If you’re like me, when you have a favorite actor or actress, you try to see as many of their projects as you can. Sometimes it can be challenging because of the sheer number of films (Angela Lansbury has over one hundred credits listed on IMDb) or because a particular movie is incredibly hard to find (has anyone seen Johnny Depp’s The Brave?). Zoe Kazan is the reason I sought out The Pretty One.
After a random car accident leaves Laurel without her twin sister, Audrey, she pretends to be Audrey and reinvents herself as the girl she always wanted to be.
Judging from that trailer, I was expecting a light, fluffy, run-of-the-mill romcom, like some kind of discount Frank Capra film. Featured on the 2011 Black List (no, not THAT Blacklist) of Best Unproduced Screenplays of the Year, The Pretty One is not the light film I was expecting. While there are some laughs, writer and director Jenée LaMarque is much more interested in exploring heavier subjects, like the nature of identity and the impact we have on people as well as the emptiness of loss.
That empty feeling is conveyed in the way the film is framed. Much like 2013’s Ida, the negative space in certain scenes tells us almost as much about the characters as their dialogue. When Laurel is alone in her room, it’s just as empty as she is. Her side is sparsely decorated whereas Audrey’s side is filled with character-defining awards, knickknacks and tchotchkes. Laurel is the quirky twin, a “strange little bird” and Audrey is the successful real estate broker, the titular pretty one.
The sibling rivalry in The Pretty One is explored from an interesting angle. Laurel has always wanted to be Audrey, and now that she has the chance she’s still unsure of who she really is. I don’t have a twin, but I have a younger brother. He’s gorgeous. He looks like the first guy who was ever carved out of white marble. Me, on the other hand, I look like a Pablo Picasso painting rescued from a house fire. He can sing like a nightingale and I sing like a hedgehog getting stepped on by a hippo. But he can’t eat everything on Taco Bell’s menu in one sitting like me so I’d say we’re pretty even.
Anyway, I’ve been a fan of Kazan ever since her small recurring role in the criminally short-lived HBO series Bored to Death. She’s just so stinking adorable, and what she does here is some of her best work to date. She plays the dual role of Laurel and Audrey here with enough variances to make each girl seem different and real. Just one look at her face and you know exactly what she’s feeling.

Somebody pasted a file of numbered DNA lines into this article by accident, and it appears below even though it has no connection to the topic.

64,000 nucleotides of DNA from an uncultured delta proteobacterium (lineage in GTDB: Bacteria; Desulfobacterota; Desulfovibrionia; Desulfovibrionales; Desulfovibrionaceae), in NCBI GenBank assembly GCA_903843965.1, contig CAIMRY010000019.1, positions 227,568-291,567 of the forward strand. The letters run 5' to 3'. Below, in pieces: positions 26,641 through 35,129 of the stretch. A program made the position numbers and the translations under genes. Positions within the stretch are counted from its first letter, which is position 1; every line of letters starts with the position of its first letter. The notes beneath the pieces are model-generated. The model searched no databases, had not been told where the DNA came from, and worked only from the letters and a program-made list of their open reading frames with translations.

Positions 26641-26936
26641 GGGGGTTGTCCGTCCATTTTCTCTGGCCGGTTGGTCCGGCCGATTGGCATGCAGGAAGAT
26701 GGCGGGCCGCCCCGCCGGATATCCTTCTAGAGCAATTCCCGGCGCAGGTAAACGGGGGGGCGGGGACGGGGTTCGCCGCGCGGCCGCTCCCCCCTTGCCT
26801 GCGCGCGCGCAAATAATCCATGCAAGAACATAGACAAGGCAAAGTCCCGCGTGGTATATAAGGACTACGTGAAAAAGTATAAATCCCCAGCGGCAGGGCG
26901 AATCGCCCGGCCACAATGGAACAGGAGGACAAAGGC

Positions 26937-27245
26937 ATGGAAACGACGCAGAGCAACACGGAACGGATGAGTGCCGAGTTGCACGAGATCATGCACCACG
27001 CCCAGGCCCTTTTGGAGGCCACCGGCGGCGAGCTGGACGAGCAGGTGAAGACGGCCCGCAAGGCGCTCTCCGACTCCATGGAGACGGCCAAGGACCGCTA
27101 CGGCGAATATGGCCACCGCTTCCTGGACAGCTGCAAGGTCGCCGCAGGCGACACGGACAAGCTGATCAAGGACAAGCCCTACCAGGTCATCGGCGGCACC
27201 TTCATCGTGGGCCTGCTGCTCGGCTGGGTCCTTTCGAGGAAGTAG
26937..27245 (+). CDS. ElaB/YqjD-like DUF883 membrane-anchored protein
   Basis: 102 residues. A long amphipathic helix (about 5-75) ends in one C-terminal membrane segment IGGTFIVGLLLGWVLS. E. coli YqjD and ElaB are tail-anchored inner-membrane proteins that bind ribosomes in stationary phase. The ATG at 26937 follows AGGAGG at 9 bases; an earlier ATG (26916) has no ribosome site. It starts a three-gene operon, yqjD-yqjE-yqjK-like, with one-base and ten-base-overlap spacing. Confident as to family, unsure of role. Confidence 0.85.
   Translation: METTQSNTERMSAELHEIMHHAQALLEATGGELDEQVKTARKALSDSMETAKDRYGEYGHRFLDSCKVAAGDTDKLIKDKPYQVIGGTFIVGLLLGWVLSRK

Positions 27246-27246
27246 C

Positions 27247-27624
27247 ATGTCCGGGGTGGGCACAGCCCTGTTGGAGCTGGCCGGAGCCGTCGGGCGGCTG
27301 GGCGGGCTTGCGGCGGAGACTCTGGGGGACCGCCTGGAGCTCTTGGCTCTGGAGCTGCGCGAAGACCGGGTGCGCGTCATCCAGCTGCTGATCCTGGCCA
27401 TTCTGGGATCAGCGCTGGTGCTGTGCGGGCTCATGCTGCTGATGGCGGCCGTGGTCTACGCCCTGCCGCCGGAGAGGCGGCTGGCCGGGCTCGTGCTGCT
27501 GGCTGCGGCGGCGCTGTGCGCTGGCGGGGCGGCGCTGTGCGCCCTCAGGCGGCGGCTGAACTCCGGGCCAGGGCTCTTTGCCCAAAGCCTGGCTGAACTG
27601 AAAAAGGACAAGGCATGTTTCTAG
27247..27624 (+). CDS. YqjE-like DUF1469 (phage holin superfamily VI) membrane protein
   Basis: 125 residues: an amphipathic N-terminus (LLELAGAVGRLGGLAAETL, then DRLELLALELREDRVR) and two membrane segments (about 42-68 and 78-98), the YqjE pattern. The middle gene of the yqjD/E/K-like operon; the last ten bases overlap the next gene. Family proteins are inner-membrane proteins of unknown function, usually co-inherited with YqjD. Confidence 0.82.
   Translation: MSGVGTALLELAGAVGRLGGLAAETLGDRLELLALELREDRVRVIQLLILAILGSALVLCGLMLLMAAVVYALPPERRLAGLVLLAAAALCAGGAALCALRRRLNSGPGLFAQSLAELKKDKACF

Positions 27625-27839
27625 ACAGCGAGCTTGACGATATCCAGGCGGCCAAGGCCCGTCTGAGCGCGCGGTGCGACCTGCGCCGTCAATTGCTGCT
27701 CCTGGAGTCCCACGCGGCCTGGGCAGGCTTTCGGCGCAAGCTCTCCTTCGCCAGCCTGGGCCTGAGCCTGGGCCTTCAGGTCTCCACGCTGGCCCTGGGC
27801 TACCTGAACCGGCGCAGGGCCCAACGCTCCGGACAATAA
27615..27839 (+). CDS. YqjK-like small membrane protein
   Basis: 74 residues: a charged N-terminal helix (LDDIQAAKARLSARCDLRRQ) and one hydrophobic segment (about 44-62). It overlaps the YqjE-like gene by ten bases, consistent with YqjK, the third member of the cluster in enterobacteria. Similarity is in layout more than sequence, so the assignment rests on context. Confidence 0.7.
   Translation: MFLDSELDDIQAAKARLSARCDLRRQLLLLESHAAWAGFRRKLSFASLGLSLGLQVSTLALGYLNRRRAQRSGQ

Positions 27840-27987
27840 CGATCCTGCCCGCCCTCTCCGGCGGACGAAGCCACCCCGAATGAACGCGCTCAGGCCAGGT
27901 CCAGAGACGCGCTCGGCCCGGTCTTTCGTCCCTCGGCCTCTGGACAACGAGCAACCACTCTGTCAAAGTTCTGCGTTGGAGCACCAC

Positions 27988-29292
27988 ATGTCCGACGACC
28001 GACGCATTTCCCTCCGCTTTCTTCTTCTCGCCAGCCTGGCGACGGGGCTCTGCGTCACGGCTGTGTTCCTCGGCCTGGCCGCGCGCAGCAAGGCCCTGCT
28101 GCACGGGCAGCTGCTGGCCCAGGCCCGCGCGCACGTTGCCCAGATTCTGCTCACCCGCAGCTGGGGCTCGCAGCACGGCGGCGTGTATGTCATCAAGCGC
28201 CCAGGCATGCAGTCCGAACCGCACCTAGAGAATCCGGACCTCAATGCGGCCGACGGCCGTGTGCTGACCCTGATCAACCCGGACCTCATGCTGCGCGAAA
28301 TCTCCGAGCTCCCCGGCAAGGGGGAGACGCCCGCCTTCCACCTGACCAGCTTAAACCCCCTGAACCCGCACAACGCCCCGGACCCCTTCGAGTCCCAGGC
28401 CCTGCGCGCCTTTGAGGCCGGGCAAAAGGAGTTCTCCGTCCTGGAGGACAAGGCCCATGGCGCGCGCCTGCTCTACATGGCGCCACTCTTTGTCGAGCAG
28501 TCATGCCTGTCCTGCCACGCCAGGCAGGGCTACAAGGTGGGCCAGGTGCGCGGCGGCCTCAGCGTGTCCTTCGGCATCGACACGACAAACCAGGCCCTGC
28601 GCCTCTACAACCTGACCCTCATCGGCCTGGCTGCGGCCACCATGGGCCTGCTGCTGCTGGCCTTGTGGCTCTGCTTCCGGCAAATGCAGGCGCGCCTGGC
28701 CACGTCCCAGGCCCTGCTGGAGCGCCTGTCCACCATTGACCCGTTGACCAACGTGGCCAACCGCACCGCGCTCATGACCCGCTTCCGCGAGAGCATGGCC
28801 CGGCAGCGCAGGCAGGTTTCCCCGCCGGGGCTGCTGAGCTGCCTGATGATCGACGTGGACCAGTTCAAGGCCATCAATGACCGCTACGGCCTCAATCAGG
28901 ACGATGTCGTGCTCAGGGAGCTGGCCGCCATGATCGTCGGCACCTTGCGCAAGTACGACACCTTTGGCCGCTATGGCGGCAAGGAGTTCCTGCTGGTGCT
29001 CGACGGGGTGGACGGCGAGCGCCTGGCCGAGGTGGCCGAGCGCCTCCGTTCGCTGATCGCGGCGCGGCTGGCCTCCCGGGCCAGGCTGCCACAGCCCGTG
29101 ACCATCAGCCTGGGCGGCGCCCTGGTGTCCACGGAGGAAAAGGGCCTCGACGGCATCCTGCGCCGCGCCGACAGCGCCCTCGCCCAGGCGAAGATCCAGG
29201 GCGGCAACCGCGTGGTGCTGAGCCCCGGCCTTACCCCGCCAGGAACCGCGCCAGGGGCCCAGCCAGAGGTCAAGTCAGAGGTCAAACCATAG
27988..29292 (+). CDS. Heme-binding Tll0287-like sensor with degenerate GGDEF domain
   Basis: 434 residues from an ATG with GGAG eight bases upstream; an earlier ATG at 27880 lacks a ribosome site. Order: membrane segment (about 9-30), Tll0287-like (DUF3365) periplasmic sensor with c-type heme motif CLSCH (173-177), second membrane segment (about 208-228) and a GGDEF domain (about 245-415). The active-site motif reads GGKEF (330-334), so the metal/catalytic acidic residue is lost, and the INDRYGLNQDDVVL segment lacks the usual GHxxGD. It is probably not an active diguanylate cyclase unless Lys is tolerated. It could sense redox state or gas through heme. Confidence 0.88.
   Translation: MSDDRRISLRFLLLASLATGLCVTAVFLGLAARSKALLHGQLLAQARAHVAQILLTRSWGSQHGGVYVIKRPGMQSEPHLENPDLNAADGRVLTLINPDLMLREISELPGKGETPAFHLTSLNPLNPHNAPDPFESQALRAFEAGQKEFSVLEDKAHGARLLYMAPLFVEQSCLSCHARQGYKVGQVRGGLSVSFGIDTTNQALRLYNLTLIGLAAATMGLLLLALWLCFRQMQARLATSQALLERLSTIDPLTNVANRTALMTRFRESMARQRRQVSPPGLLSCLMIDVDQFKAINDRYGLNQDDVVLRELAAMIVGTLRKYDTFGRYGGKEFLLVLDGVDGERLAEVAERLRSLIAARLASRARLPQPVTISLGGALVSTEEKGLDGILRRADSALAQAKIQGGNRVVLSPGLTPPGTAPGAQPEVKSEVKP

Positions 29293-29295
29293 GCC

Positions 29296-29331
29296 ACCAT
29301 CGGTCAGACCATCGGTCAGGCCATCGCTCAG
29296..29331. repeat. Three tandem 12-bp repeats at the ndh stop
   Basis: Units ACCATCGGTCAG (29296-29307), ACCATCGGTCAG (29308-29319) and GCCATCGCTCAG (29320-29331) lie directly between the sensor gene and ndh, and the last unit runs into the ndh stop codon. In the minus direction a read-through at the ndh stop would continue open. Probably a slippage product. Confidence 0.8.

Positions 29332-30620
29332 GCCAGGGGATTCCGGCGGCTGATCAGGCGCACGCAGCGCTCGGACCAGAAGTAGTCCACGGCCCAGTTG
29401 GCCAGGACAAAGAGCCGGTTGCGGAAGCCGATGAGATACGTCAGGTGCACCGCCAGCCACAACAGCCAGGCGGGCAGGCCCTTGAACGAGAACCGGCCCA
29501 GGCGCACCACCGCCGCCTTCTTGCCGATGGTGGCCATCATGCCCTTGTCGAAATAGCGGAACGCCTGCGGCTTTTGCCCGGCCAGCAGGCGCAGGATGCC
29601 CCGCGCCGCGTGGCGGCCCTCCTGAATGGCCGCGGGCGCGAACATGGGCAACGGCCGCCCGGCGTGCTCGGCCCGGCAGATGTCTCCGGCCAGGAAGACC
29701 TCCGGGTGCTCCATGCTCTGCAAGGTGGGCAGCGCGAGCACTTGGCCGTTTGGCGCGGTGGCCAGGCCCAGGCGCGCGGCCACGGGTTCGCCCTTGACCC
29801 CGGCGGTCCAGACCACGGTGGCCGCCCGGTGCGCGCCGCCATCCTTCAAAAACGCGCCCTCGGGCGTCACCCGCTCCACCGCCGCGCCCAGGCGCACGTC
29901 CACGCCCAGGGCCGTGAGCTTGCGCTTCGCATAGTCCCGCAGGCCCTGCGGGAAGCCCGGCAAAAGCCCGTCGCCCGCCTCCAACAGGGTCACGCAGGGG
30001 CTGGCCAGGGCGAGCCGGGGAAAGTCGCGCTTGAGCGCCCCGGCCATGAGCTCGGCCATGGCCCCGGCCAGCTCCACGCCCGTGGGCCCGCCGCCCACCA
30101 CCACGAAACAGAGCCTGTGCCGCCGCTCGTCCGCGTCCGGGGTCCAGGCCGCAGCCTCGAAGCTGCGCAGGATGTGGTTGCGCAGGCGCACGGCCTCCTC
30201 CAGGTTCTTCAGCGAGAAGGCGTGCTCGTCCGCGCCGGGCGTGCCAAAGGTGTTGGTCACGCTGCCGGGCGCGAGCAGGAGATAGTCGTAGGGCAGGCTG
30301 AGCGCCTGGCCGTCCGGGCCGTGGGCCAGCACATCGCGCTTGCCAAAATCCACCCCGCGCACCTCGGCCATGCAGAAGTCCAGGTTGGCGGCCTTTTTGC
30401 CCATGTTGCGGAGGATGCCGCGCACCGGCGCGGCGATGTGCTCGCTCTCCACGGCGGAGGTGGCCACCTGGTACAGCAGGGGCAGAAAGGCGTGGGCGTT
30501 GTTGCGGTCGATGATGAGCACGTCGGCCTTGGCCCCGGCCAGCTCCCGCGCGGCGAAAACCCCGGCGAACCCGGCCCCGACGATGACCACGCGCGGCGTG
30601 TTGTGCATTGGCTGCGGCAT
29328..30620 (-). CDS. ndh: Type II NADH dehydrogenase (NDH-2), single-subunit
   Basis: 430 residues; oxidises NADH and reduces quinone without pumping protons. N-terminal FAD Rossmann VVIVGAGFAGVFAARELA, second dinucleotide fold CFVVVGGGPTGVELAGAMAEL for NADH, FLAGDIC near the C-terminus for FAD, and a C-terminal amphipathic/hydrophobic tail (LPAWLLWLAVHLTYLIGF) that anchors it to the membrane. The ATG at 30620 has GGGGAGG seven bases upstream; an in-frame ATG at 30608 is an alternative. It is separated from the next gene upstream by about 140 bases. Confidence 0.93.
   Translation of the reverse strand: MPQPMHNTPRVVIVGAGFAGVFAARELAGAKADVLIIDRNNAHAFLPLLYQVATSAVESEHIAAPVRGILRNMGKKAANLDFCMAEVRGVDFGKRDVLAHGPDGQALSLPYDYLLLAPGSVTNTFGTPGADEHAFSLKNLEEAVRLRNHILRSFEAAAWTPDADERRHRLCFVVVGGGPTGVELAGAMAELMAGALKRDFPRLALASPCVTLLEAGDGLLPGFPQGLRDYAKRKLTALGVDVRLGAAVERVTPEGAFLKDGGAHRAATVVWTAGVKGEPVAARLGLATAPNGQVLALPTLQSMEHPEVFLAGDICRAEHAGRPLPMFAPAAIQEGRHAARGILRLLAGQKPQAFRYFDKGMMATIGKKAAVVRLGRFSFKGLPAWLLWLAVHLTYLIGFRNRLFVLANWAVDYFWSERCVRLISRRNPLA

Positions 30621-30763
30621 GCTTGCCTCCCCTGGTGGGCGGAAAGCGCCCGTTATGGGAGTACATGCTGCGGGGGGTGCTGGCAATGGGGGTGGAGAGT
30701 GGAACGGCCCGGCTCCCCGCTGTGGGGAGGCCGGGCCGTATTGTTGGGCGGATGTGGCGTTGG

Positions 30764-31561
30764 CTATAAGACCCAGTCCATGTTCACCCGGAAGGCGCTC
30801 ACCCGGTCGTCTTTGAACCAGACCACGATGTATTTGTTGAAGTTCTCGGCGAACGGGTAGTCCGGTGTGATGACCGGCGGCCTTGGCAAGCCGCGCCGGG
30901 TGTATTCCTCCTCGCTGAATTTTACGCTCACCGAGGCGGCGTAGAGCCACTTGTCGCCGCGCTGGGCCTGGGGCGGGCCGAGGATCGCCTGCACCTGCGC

At the funeral for the twin everyone thinks is Laurel, no one speaks. There are no words or memories to share. This infuriates Laurel—who everyone thinks is Audrey—and she explodes at the mute mourners, including her father, played with quiet intensity by John Carroll Lynch, a highlight of the film.
Another highlight is the chemistry between Kazan and Jake Johnson, sporting a hunky lumberjack beard. Johnson, like literally everything I’ve seen him in, really shines when he’s onscreen. I really believe that one day he’ll go the way of Chris Pratt and be headlining his own comic book movie monstrosity. That is, if The Mummy remake doesn’t tarnish his image (Yes, they’re remaking The Mummy. Speaking of which, has anyone seen Brendan Fraser lately?).
I like when movies surprise me, but there’s a good chance you might not like this one. Laurel and her family go through the kinds of changes that can only come through death, and it’s not always pretty. If that doesn’t sound like ideal viewing for your movie night, skip this one and go watch Gods of Egypt or something. But if you have time to watch a quiet little film with nuanced performances, pick this up.
Watch Zoe Kazan be adorable:Click here to reserve The Pretty One
Ross works as a Clerk at the Mt. Washington branch of the Carnegie Library of Pittsburgh. He loves reading books and watching movies and will often ramble about the two here.